When I was in school the bottled beer came in crates. That was two dozen 26oz (700ml) bottles in a wooden crate and they were heavy. And it came in barrels. A whole shipment was 56 gallons (250 litres): a barrel was 26, 18 or 9 gallons. We were supposed to pick the 9 gallon (40 litre) barrels up one in each hand to carry them off the train. We had to put the barrels down in the cellars of Taberners and the different pubs. You had to slide the big barrels down the ramp into the cellar through the special entry in the footpath. With the big barrels we would wheel the barrels at the top of the ramp and put two ropes on each one and we had to use all our strength and weight to hang onto it, usually wearing gloves so the rope wouldn’t burn our hands.
Skins and hides also went from the knackeries to Melbourne. They’d be packed and tied and sent to be made into leather. We used to have to unload drums of molasses, and the large crates of rolled paper for the newspapers. They weighed half a tonne. A couple of us used to get a hold of them and move them end over end. As a carrier, you get good at swinging loads about, but the tallow was the worst.
The crane that is still out near the Goods Shed has been out there all my life. Initially, you had to crank it by hand. You could lift a lot of weight that way, but it was slow. You could slide a cog across and make it even slower but lift a lot more weight. Then they changed it to electricity and then you just had to push a button.
Back then, after the war, Volkswagen cars came in crates on the goods train. They were unloaded with the crane. They would unload the crate with the car in it and when they lowered it to the ground, they would undo a few bolts and all the sides would drop down. All they had to do was just put a bit of petrol in the car and drive off. They were all complete. We bought a lot of those big car crates and made sheds on the farm with them. They were beautifully made crates with good timber. People used them as playhouses for the kids. They were terrific.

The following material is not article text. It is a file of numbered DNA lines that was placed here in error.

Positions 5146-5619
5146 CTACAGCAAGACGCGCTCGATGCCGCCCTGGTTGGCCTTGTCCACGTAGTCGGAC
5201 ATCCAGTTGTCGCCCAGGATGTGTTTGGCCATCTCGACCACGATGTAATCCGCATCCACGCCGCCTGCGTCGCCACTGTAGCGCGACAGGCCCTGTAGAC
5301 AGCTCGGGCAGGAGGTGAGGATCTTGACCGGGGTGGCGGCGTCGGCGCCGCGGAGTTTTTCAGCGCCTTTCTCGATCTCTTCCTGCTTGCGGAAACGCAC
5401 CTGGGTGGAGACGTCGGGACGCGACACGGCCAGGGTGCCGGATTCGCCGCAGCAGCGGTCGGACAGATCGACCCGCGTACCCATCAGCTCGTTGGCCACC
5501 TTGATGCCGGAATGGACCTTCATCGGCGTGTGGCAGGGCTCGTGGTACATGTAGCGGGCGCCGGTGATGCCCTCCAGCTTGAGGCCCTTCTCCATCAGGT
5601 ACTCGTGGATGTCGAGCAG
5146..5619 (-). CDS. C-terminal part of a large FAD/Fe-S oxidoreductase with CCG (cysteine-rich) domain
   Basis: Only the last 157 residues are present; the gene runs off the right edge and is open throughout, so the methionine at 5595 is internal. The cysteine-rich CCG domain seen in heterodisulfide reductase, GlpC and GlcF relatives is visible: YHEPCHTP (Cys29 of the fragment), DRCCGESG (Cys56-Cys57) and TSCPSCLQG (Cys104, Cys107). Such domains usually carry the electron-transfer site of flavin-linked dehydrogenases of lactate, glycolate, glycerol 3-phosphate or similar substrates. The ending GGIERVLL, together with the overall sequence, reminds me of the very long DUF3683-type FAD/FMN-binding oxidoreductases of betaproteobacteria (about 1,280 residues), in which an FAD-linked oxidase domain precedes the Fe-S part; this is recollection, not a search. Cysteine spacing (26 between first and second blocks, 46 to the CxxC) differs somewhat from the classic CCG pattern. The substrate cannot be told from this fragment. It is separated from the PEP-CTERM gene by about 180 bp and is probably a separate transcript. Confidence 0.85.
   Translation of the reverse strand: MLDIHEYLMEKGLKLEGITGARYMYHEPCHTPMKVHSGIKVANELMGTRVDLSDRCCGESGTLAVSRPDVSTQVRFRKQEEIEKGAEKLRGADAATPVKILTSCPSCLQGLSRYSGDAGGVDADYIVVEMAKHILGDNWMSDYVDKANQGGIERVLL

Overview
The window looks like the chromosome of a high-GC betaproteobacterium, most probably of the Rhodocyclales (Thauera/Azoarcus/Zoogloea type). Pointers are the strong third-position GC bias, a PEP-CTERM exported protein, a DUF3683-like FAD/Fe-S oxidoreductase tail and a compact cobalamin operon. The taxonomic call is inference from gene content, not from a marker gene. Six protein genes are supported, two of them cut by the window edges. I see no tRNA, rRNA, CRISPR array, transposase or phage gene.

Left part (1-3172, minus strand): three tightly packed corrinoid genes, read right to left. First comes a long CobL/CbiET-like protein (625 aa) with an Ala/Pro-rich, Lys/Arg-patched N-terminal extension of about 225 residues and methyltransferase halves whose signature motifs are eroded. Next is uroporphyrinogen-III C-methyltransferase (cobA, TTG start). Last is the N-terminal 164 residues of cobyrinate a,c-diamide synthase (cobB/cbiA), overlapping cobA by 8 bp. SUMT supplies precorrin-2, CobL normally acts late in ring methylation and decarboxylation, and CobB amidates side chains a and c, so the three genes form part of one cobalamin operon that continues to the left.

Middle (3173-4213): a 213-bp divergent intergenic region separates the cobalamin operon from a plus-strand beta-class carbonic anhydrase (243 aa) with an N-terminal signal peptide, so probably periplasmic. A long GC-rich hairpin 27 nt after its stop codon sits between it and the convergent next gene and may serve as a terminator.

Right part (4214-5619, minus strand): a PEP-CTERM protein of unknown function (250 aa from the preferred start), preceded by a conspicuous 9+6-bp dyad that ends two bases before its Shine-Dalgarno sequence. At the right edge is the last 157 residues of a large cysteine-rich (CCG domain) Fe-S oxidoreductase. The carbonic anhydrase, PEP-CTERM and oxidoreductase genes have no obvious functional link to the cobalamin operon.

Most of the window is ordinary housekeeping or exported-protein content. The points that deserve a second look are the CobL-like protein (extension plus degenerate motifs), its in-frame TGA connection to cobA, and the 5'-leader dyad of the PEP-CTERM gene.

Something else I remember about the crane: back in 1937 Dad was going to buy a new Ford truck. The local agent said to wait until next year because they are coming out with hydraulic brakes. So Dad waited until the new year and got the new truck. Lovely truck. Because we used to cart a bit of furniture all over the place and there were no motels then, Dad got the Ford motor company in Geelong to put a special cab on it with a back seat you could make into a bunk bed for two people. That worked out very well. Then when the war broke out, the army commandeered our truck for the war effort because it had hydraulic brakes. That was a bit rough, but Dad was glad to do it for the war effort.
After the war we got a very nice letter from the Army asking us if we would like a new truck? Well, Dad said yes, of course. So in 1946 we got a new Ford, but the army had painted it in 1938 colours and trim absolutely exactly the same as the one they had taken. The only way to get it off the railway car was with the crane. So they put slings around the vehicle and they wound it by hand and put it on the ground ready to go. I remember we were carting super phosphate out to the farms just then. We had already loaded three trucks ready to go out and so we put some super on the new truck just arrived ready put her straight to work, but before we could get going, the local Ford agent came in to pick up the newly delivered truck. He had a fit when he saw that she was already loaded.
“Aw, Bert, you shouldn’t have done that. I’m supposed to do a service on her before she goes out!”
Since the truck was loaded, we told him we’d bring it in the next day. It went fine. So it came off the train, was loaded and delivered its load before it went in for its first service.
Just the story of the crane unloading the big truck tells you how important that piece of machinery was to Wonthaggi. It unloaded roofing iron, timber, cars, trucks… it was in constant use. It is still standing out there right now all newly painted and as clean as a whistle. It is now an important historical display. It stands next to a polished up Goods Shed and across the track – no longer there – from the passenger side of the station that itself is polished up and on display. Standing out the front of the station, you can imagine the activity that took place there: when the passenger train came in at lunchtime the car park would fill up with taxis to take the passengers away. There was just constant coming and going. The station was certainly central in my life. It was a hive of activity in our town right until 1977.